Investing involves risk, including loss of principal. The Adviser’s method of security selection may not be successful, and the Fund may underperform relative to other mutual funds that employ similar or broader investment strategies.
Investors should carefully consider the investment objectives, risks, and charges and expenses of the fund before investing. The prospectus contains this and other information about the fund, and it should be read carefully before investing.
The information presented above is for educational purposes only and does not constitute general or personal investment advice or an offer to buy or sell any security or a solicitation of an offer to buy or sell any security.
Past performance does not guarantee future results. There is no assurance that the fund will achieve its investment objective.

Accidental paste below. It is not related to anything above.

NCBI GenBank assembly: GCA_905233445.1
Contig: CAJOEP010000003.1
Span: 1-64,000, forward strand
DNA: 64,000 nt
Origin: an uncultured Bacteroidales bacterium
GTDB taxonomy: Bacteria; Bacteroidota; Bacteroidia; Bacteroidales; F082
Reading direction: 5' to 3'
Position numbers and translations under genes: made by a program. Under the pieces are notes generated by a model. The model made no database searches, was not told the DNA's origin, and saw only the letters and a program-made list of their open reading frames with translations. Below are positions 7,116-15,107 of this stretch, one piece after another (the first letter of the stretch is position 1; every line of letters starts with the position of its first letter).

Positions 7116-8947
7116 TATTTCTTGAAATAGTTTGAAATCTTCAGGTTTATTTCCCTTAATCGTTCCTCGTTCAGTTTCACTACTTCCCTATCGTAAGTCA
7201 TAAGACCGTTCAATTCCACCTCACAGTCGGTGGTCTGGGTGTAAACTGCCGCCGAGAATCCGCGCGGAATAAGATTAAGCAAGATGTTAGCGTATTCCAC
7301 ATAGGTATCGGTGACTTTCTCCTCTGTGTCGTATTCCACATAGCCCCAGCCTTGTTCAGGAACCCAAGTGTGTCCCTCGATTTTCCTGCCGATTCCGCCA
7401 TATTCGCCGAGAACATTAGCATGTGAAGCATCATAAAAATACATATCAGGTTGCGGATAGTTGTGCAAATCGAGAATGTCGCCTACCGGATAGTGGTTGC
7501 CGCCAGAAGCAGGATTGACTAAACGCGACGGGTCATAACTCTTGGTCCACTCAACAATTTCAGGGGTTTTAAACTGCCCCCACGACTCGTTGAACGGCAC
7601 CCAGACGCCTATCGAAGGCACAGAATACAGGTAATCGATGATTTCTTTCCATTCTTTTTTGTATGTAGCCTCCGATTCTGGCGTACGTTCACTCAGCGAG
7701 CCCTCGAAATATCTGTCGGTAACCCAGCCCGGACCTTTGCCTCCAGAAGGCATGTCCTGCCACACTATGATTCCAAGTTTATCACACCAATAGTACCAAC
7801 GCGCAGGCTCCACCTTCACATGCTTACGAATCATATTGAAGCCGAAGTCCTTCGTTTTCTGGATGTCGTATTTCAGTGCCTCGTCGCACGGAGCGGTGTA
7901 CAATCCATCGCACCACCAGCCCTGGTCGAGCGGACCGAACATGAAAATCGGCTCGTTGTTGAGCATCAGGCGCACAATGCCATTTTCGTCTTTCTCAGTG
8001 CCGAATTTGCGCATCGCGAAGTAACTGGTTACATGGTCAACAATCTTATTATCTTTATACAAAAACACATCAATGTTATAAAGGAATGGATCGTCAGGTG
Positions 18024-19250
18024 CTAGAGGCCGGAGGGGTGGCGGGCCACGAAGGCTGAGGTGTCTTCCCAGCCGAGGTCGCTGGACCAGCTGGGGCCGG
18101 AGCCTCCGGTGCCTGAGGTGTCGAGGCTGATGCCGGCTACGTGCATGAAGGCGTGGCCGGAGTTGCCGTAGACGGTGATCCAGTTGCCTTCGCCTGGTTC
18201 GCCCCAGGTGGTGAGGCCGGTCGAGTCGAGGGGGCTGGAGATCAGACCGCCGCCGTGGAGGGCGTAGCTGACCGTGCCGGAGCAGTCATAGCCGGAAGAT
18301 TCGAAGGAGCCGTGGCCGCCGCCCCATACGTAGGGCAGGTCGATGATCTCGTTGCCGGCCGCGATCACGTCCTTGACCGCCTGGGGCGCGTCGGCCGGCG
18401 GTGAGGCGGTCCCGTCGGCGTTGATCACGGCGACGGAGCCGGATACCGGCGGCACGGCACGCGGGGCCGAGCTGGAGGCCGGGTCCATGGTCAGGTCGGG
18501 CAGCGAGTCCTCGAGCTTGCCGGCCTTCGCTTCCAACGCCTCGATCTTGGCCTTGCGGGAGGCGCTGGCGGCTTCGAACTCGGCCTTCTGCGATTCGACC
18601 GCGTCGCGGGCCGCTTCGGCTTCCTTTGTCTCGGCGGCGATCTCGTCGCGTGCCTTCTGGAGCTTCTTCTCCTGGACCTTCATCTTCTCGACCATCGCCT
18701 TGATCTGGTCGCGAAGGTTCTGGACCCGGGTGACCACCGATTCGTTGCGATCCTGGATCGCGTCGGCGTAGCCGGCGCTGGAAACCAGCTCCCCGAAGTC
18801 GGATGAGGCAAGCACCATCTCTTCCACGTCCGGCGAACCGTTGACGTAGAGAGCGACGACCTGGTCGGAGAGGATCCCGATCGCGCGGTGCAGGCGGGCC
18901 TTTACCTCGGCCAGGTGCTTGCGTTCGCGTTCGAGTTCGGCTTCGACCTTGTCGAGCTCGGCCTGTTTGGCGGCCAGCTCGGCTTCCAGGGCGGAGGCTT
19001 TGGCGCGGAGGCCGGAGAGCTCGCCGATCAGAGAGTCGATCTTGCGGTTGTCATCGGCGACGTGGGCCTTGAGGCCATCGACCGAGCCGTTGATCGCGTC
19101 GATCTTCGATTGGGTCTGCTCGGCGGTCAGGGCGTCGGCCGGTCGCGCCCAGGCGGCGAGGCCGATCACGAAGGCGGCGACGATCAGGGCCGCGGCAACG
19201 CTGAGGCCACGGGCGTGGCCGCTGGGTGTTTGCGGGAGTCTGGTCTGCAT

As of September 20, 2019, Beyond Meat, Inc. (BYND) represented approximately 2.30% of the fund’s assets; Vanda Pharmaceuticals, Inc. (VNDA) represented approximately 1.93% of the fund’s assets; Tesla, Inc. (TSLA) represented approximately 1.30% of the fund’s assets; and the American Depositary Receipts of adidas AG (ADDYY) represented approximately 1.17% of the fund’s assets. The weights shown above are a percentage of the fund’s total net assets excluding cash and cash equivalents. The fund’s holdings are subject to change.
Securities issued by the companies identified above do not represent all of the securities purchased, sold or recommended by Karner Blue Capital, LLC for the fund or its other advisory clients, and readers should not assume that investments in the securities issued by the identified companies were or will be profitable.
Karner Blue Capital, LLC and some of its partners may hold positions in certain securities issued by the companies identified above in corporate and/or personal accounts. As a fiduciary, Karner Blue Capital, LLC prioritizes its clients’ interests above these corporate and personal accounts to avoid any conflict of interest in trading these commonly held securities.
The Karner Blue Animal Welfare Fund is distributed by Ultimus Fund Distributors, LLC (Member FINRA)
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Source: EIN Presswire